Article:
Abstract

Printing with movable type was officially introduced in Brazil in 1808, following the transfer of the Portuguese Court to Rio de Janeiro, opening an important chapter in the story of Brazilian ‘design-before-design’. Little is known, however, about the graphic artifacts produced in the first century of official printing in Brazil, or about earliest printing practices in this country. In particular, almost nothing is known about type founders, type distributors and printing shops active in the country before the twentieth century. In cataloguing and publicizing typefaces (and sometimes also other printing material), type specimens provide a rich source of information about the kinds of letterforms, symbols and vignettes that were considered worthy of being made available for customers, revealing assumptions about public taste and expectations. They also show the kinds of technology available to printers and editors. Nineteenth century Brazilian almanacs, in their turn, were a form of publication in which the main professions and trades were systematically listed, and therefore also provide a rich source of information about the type and printing trade. Through systematic research on primary sources found in libraries and historical archives, in particular almanacs published in Rio de Janeiro and São Paulo, it was possible to map the leading figures of the nineteenth century Brazilian typographic trade. Further research on archives revealed the presence of type specimens, which were then described in terms of their content and informational organization, resulting in a better comprehension of Brazilian typographic taste as a peculiar mix of European and North American influences. This paper presents the research methods and the main findings of this in-progress research. Although the subject of the investigation reported here is geographically and chronologically restricted, the research methods developed should be of relevance to research teams working with early design history in other non-hegemonic countries.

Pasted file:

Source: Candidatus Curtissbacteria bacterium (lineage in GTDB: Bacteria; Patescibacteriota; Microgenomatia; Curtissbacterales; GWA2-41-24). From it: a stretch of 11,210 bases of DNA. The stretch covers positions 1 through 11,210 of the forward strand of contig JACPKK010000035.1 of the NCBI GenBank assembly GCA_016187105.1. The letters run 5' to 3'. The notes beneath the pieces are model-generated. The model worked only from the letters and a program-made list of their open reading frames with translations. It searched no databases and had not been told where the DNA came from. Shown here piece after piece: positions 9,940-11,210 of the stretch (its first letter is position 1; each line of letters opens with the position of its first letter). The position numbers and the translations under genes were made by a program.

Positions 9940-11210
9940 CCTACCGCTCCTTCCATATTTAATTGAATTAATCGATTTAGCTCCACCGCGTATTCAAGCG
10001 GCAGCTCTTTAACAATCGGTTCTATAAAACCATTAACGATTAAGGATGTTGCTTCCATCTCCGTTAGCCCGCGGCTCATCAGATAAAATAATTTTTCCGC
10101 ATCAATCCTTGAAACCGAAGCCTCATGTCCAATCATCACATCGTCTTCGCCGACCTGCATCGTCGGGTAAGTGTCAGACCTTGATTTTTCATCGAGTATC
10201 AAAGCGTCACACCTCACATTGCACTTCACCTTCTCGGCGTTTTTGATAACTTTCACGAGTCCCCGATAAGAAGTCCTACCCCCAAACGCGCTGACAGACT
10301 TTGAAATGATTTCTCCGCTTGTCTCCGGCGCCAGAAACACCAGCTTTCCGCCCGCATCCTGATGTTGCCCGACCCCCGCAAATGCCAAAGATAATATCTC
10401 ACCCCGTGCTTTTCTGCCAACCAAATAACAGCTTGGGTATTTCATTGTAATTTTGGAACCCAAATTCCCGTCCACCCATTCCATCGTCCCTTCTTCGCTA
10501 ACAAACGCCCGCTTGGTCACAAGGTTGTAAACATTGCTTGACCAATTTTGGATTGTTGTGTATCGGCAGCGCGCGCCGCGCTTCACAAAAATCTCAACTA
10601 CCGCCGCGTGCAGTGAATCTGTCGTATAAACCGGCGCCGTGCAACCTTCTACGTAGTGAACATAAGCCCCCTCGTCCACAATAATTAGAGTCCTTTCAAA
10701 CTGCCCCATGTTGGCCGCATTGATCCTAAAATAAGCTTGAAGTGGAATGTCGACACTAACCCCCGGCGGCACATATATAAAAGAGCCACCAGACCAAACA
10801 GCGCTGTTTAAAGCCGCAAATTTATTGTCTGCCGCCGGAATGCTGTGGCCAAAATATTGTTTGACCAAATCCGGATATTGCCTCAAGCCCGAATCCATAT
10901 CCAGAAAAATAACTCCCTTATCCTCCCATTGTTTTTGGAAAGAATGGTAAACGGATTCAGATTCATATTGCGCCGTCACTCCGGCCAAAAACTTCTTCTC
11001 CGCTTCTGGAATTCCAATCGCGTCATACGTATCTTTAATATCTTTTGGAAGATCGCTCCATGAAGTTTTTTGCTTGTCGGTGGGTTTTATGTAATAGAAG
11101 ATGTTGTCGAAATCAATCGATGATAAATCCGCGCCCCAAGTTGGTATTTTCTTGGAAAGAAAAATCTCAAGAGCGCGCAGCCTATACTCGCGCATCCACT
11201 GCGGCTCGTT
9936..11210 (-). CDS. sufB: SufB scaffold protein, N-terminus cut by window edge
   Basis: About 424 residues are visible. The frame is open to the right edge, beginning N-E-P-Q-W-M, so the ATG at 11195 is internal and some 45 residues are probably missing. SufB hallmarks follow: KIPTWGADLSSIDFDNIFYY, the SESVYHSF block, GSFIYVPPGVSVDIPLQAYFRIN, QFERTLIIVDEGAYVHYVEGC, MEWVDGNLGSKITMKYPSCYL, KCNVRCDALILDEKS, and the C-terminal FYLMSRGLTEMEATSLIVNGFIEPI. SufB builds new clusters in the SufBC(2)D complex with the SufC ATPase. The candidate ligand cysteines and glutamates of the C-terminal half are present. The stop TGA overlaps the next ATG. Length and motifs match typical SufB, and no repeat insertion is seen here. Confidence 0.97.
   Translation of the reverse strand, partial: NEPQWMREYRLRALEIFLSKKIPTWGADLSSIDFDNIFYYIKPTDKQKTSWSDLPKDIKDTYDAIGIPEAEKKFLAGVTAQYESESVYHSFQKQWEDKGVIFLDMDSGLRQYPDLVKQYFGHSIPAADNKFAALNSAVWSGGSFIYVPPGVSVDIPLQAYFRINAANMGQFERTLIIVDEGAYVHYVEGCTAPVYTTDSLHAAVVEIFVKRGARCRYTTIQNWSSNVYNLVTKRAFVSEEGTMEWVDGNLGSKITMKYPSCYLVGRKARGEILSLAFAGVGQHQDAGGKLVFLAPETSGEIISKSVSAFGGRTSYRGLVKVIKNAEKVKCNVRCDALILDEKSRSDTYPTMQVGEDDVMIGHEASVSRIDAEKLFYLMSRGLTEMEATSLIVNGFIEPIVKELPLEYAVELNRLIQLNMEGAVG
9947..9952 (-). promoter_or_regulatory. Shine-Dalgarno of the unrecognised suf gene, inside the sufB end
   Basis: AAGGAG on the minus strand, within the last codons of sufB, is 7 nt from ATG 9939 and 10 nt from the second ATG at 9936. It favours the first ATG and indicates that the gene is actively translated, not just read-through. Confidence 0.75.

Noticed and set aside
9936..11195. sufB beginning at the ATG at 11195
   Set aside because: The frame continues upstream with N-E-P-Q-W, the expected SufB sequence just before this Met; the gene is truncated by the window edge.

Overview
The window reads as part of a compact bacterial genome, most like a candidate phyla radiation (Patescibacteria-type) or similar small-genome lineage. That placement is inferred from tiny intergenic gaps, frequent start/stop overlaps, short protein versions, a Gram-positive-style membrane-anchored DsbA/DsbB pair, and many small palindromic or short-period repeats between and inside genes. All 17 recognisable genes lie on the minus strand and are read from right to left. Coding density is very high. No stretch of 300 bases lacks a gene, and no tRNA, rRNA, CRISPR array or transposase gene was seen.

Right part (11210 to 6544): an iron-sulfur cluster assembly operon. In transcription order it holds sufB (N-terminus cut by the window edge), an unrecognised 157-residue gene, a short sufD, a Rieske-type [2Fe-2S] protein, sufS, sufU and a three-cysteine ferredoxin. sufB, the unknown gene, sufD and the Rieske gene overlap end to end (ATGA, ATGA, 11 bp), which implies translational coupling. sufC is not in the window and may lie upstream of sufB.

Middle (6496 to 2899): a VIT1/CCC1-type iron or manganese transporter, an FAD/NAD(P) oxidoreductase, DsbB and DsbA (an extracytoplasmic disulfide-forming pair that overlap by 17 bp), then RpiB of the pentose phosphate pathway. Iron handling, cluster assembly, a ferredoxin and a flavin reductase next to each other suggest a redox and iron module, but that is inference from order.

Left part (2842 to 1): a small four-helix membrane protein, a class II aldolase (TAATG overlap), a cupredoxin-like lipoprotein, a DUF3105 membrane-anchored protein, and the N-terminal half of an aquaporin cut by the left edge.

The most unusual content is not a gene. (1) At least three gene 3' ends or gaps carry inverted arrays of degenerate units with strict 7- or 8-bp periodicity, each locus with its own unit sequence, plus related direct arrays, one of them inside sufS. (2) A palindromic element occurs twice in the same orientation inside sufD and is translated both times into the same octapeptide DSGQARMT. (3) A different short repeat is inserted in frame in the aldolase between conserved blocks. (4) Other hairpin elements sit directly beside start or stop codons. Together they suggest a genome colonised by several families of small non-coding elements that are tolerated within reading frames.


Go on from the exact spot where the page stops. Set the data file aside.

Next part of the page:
Keywords

graphic design, aesthetics, design and society, typography

COinS
 
Jul 1st, 12:00 AM

Unraveling Aspects of Brazilian design History through the Study of 19th Century Almanacs and Type Specimens

Printing with movable type was officially introduced in Brazil in 1808, following the transfer of the Portuguese Court to Rio de Janeiro, opening an important chapter in the story of Brazilian ‘design-before-design’. Little is known, however, about the graphic artifacts produced in the first century of official printing in Brazil, or about earliest printing practices in this country. In particular, almost nothing is known about type founders, type distributors and printing shops active in the country before the twentieth century. In cataloguing and publicizing typefaces (and sometimes also other printing material), type specimens provide a rich source of information about the kinds of letterforms, symbols and vignettes that were considered worthy of being made available for customers, revealing assumptions about public taste and expectations. They also show the kinds of technology available to printers and editors. Nineteenth century Brazilian almanacs, in their turn, were a form of publication in which the main professions and trades were systematically listed, and therefore also provide a rich source of information about the type and printing trade. Through systematic research on primary sources found in libraries and historical archives, in particular almanacs published in Rio de Janeiro and São Paulo, it was possible to map the leading figures of the nineteenth century Brazilian typographic trade. Further research on archives revealed the presence of type specimens, which were then described in terms of their content and informational organization, resulting in a better comprehension of Brazilian typographic taste as a peculiar mix of European and North American influences. This paper presents the research methods and the main findings of this in-progress research. Although the subject of the investigation reported here is geographically and chronologically restricted, the research methods developed should be of relevance to research teams working with early design history in other non-hegemonic countries.

 

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